Skip to main content
You are here
Facebook icon
Pinterest icon
Twitter icon

Floreat Kew: in remembrance of the fallen

Jessica Hudson
20 June 2014
Preparing the Great War commemoration display and event at Kew involved in-depth research into the period and shed light on one of the less well-known buildings in the Gardens, as Library trainee Jessica Hudson explains.

Something old, something new

Standing solemnly in the gardens at Kew is the Temple of Arethusa. Originally constructed as a folly for the pleasure of Princess Augusta in 1758 by the architect William Chambers, by 1921 it (like many from Kew) had been requisitioned into war service and was unveiled as the home of the War Memorial commemorating the loss of Kewites who had served and sacrificed their lives in the First World War.

In all there are 37 names listed on the plaque in the temple, names which have become intimately familiar during our research for our forthcoming display and event, 'Plants, People and the Products of War: a centenary tribute'.

Photo of the Temple of Arethusa
The Temple of Arethusa as it stands today

Planning and Progress

The concept of establishing a permanent memorial in Kew had been raised as early as 1917 during the Annual General Meeting of the Kew Guild and, by 1918, discussion had commenced in earnest. Various ideas were mooted. Initially it was proposed that a scroll recording the names of those who had joined the war should be kept in the Lecture Room or Gardens Library. Perhaps a seat or monument would be suitable, located in 'some quiet spot in the gardens' (Journal of the Kew Guild, vol. 3 (26) 1919, p.436)? A statue of a soldier facing west to east was advocated with a Roll of Honour emblazed underneath, while the more practically minded Mr. A. C. Bartlett suggested ‘a drinking-fountain, which would be useful as well as a permanent memorial’ (ibid., p.436). Regardless of the ultimate form it would take, it was agreed that:

'some fitting monument [should be erected] to their comrades of the Guild in a prominent place in the Gardens, so that the public and Kewites yet unborn might be reminded of the part Kewites had taken in this Great War. (ibid., p.436)

A motion was carried to begin a War Memorial Fund, a subsequent War Memorial sub-committee was established and the relevant permissions were sought from the Board of Agriculture and Fisheries (the Government department then responsible for the management of Kew). In the interim, Captain Arthur Hill (Assistant Director of Kew) approached the architect Sir Robert Lorimer who had worked on memorials for the Imperial War Graves Commission. (It is likely that this is how Hill came to be acquainted with him; as is explained in our Library display (details below)).

Lorimer produced two sketches which were submitted for approval - one for a two-panel bronze plaque in classical style and a second composed of three panels to be erected in the Temple. The latter scheme was unanimously agreed, with Charles Curtis (President of the Guild) later declaring that Lorimer 'had given us a very beautiful design, and the memorial was in every way a fitting one to the gallant fellows who died that we may live' (Journal of the Kew Guild, vol. 4 (29) 1922, p.76).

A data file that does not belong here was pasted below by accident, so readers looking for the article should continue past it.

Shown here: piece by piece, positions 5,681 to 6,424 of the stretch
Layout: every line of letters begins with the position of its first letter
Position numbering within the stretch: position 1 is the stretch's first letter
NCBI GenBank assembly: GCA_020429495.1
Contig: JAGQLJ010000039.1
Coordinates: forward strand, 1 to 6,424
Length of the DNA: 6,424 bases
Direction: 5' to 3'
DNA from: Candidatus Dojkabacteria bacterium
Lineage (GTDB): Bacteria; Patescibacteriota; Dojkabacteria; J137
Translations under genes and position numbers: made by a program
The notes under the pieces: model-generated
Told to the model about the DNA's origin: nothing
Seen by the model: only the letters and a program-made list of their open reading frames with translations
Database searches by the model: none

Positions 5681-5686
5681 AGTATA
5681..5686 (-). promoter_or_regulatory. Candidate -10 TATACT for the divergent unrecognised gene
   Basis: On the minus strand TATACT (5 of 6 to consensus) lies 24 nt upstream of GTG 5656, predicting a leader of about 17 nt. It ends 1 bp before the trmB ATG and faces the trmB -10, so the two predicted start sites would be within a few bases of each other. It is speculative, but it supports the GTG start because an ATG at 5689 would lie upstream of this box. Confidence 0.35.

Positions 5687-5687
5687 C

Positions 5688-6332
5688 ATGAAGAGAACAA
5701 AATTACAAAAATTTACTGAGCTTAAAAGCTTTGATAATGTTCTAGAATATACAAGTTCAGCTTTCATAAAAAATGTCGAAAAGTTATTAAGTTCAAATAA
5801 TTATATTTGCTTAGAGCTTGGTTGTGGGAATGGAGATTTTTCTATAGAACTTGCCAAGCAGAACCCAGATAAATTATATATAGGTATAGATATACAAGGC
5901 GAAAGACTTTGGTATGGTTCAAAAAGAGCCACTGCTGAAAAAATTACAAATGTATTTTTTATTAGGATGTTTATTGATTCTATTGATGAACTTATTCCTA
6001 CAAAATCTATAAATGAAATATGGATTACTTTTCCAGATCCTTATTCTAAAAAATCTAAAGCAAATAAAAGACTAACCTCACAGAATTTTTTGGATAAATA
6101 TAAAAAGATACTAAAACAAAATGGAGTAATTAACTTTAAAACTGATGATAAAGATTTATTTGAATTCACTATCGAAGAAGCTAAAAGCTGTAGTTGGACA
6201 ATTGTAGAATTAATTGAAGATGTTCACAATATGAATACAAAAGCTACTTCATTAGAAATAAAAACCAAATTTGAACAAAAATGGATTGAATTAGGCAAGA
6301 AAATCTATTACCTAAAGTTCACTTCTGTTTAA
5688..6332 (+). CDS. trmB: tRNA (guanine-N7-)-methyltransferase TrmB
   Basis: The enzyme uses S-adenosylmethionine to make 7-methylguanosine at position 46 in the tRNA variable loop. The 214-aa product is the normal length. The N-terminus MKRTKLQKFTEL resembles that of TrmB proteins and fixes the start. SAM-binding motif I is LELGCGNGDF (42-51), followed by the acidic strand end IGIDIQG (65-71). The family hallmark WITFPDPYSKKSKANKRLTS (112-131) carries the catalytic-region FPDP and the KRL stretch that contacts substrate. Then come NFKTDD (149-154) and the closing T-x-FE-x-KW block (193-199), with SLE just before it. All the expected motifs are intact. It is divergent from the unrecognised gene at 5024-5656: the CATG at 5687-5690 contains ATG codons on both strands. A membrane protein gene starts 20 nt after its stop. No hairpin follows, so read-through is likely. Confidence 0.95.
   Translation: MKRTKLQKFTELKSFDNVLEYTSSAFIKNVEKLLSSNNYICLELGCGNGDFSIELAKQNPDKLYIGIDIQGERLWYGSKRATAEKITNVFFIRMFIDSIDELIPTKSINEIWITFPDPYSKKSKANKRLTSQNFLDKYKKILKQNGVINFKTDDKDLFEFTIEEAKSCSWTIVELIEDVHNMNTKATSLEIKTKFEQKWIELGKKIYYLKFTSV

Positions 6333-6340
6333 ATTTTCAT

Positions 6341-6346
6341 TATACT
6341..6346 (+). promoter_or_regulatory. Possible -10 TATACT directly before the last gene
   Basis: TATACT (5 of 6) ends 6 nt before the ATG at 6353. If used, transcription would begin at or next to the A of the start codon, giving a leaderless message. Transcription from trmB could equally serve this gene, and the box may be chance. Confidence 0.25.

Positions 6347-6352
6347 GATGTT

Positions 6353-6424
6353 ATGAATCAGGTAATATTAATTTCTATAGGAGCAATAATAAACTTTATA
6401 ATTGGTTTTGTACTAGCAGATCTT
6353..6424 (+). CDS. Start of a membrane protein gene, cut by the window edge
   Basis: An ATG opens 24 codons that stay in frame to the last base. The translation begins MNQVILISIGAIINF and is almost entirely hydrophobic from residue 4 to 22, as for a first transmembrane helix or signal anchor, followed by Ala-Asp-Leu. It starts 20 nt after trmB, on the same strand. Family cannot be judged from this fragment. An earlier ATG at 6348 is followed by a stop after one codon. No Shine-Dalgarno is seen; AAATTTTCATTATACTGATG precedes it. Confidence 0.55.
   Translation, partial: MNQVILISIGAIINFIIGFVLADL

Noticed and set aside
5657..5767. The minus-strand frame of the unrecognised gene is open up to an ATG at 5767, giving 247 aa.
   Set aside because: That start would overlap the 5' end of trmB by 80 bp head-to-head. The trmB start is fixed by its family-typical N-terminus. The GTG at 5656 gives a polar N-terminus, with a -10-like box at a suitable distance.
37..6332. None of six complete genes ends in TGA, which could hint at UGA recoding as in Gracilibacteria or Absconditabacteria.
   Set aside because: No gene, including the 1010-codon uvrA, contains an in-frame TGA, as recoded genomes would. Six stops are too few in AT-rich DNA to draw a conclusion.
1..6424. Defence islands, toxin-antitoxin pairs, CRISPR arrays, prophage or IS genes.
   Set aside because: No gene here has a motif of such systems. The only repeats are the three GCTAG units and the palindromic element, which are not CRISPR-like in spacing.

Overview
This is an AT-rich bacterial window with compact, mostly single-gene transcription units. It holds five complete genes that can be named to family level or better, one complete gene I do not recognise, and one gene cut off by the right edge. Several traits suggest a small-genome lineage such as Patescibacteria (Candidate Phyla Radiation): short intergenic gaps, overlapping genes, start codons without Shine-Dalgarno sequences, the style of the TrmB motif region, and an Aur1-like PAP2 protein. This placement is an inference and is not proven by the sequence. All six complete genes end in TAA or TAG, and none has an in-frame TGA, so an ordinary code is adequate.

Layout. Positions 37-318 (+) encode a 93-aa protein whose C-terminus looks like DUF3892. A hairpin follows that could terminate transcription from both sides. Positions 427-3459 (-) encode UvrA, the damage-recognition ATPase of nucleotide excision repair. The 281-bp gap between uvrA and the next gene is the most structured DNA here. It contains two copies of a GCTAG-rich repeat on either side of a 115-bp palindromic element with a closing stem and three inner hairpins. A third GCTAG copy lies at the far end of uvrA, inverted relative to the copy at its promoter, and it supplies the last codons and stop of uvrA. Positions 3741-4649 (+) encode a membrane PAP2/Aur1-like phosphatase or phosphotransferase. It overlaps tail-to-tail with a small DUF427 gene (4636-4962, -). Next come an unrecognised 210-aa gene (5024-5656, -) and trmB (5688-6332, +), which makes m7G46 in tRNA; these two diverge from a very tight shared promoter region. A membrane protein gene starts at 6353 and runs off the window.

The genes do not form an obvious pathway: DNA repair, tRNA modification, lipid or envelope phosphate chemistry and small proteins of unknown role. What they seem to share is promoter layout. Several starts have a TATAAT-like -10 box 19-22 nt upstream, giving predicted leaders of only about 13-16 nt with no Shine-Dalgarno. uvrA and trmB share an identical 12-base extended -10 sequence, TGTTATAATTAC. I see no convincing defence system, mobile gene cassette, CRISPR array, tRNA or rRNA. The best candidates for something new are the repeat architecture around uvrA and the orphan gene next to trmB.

A target was set to raise £150 for the work but, following a rallying cry for subscriptions, by the time of its unveiling the War Memorial Fund had generated £171 10s 10d with the final construction costing £142 10s. 10d. The Guild later debated what the balance of £29 0s. 10d should be used for, it being eventually agreed that it should form the foundation of an Educational Scheme for Kew horticultural students. The Fund had thereby both commemorated the past and sown the seeds for future progress – Floreat Kew ['May Kew flourish'] indeed!

Photo of the war memorial plaque in the Temple of Arethusa
The plaque in the Temple of Arethusa commemorating Kew’s 37 men who died during WWI, extended in 1951 to include those who died in World War II.

Grand Unveiling

On Wednesday 25 May 1921 at 3pm the memorial was unveiled with due ceremony by the Director of Kew, Sir David Prain. The assembled crowd was made up of both Kewites (past and present) and family members of those named. As the plaque was revealed from beneath its Union Flag shroud, Prain proclaimed:

'Sadly as an individual, yet proudly as the representative of Kew these thirty-seven men loved so well, I unveil this, their memorial.' (ibid., p.76).

And so we remember.

Close-up of the Latin motto Floreat Kew
May Kew Flourish

Bibliography and further information

  • Journal of the Kew Guild, vol. 3 (25) 1918, pp.402-404.
  • Journal of the Kew Guild, vol. 3 (26) 1919, pp. 435-437.
  • Journal of the Kew Guild, vol. 3 (27) 1920, pp.475-479, 482.
  • Journal of the Kew Guild, vol. 4 (29) 1922, pp. 67-68, 76-77.
  • Journal of the Kew Guild, vol. 4 (30) 1923, pp.141-143.
  • Journal of the Kew Guild, vol. 7 (57) 1951, p. 32.


To find out many other fascinating stories from our rich collections before, during and after the First World War, the Royal Botanic Gardens, Kew Library, Art & Archives invites you to our Open Day on Saturday 5 July 2014, 10 to 4pm, to explore our Commemorative Exhibition 'Plants, People and the Products of War: a Centenary Tribute'.

- Jessica -

Browse by blog team